Heavy heart beat and smoking

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Submitted by Dr T on December 8, 2010 – 10:11am

Question: 
i am 23 years old and i smoke i have smoked for 13 years and i dont if my heart has something to do with the smoking but everything maybe 3 or 4 times its like my heart stops and feel its different heart beat a really heavy heart beat i hope u understand and let me know what it maybe  thank u.

It sounds like your change in heart beat (called palpitation or arrhythmia) is causing you to have symptoms, another reason for further investigations. The first thing to find out is whether your heart is healthy otherwise, so you need to have some blood tests (including Thyroid), an EKG and 24 hour monitoring. That will determine what your rhythm is like. If this helps you to stop smoking, so much the better!

You can read more about heart rhythm here:

https://www.cardiachealth.org/heart-information/palpitations

https://www.cardiachealth.org/heart-information/heart-arrhythmia

https://www.cardiachealth.org/ca-blog/palpitations-and-pvcs/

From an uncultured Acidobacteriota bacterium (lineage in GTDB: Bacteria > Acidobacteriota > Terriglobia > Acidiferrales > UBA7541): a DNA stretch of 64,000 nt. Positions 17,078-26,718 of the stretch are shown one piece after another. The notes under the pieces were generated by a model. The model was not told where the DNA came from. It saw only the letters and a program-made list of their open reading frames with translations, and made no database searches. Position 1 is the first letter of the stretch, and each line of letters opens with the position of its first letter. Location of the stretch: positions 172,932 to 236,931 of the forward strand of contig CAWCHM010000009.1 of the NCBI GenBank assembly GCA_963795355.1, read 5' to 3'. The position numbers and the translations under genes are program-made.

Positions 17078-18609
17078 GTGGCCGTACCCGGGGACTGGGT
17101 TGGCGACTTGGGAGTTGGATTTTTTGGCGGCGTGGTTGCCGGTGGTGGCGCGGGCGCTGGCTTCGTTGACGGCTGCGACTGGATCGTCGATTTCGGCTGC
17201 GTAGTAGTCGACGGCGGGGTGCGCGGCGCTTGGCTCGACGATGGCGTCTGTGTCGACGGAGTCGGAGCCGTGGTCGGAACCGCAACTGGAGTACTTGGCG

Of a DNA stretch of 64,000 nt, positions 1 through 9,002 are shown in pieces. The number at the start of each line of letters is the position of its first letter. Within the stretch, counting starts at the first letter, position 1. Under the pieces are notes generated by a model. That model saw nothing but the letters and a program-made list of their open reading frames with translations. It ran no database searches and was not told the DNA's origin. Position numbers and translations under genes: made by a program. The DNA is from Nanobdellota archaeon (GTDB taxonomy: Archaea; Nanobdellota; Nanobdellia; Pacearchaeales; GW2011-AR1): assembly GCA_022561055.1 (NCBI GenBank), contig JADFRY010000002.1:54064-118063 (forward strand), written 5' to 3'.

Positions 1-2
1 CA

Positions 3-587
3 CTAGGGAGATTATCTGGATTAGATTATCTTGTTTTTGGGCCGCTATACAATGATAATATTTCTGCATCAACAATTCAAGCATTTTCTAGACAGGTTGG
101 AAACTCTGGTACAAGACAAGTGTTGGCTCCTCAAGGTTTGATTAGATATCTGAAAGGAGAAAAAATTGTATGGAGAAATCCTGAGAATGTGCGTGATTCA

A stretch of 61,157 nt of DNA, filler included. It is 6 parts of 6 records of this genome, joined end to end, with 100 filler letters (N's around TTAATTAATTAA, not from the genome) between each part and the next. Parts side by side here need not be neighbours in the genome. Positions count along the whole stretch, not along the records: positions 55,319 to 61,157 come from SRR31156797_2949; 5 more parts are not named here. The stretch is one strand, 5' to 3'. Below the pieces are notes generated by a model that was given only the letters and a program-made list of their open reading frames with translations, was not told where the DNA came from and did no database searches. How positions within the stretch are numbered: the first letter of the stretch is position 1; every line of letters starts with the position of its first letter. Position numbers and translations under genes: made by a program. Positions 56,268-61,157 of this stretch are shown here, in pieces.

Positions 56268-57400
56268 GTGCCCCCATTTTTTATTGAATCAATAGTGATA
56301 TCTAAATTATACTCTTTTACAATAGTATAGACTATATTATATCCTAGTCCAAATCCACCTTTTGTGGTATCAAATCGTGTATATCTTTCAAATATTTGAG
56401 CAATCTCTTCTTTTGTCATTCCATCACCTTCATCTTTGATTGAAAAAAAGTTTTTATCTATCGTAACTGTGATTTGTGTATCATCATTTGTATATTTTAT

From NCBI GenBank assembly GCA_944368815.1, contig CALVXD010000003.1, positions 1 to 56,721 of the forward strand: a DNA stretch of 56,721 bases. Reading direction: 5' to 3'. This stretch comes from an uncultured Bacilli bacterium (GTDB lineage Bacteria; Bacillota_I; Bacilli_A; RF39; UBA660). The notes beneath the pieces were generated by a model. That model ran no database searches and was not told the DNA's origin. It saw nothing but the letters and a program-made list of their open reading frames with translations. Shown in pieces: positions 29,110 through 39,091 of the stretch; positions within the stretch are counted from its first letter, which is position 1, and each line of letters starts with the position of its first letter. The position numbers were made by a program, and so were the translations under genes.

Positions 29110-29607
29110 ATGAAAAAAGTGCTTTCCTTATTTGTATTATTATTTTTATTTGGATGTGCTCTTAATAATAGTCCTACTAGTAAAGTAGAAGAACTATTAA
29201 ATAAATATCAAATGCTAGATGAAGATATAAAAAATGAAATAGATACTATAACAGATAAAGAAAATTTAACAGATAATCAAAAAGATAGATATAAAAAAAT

https://www.cardiachealth.org/ca-blog/i-am-worried-about-v-tach-ventricular-tachycardia/

https://www.cardiachealth.org/ca-blog/what-are-some-of-the-causes-of-premature-ventricular-contractions-pvcs/

https://www.cardiachealth.org/ca-blog/palpitations-and-fainting/

You’ll find these are rather common complaints and most people don’t need treatment, only reassurance once their heart proves OK otherwise.

Whatever the examination of your rhythm will show, you need to consider the things YOU can change. Look at this list and see whether any apply to you:

  • Toxins, including alcohol.
  • Stimulants such as Caffeine, Nicotine and/or Cocaine can cause serious ventricular arrhythmias.
  • Some over-the-counter medications and herbal/natural formulations contain important stimulants
  • Some cases are simply “normal variants”, occurring in otherwise normal individuals.
  • Abnormal levels of “electrolytes” (minerals) in the blood. Decreased potassium and/or magnesium are the most common associated abnormalities of electrolytes. Both may be caused by the use of diuretics (water pills), among other reasons.
  • A variety of underlying cardiac conditions, including coronary artery disease, cardiomyopathy, mitral valve prolapse, etc.
  • There are unusual congenital (familial) causes of ventricular arrhythmias.
  • Abnormal conditions such as increased thyroid hormones, and others.
  • Infections, inflammation or degeneration of the heart muscle.
  • Infections at other sites in the body.
  • Symptoms are often worse with lack of sleep, or stress.

Hope this helps,

https://www.cardiachealth.org/

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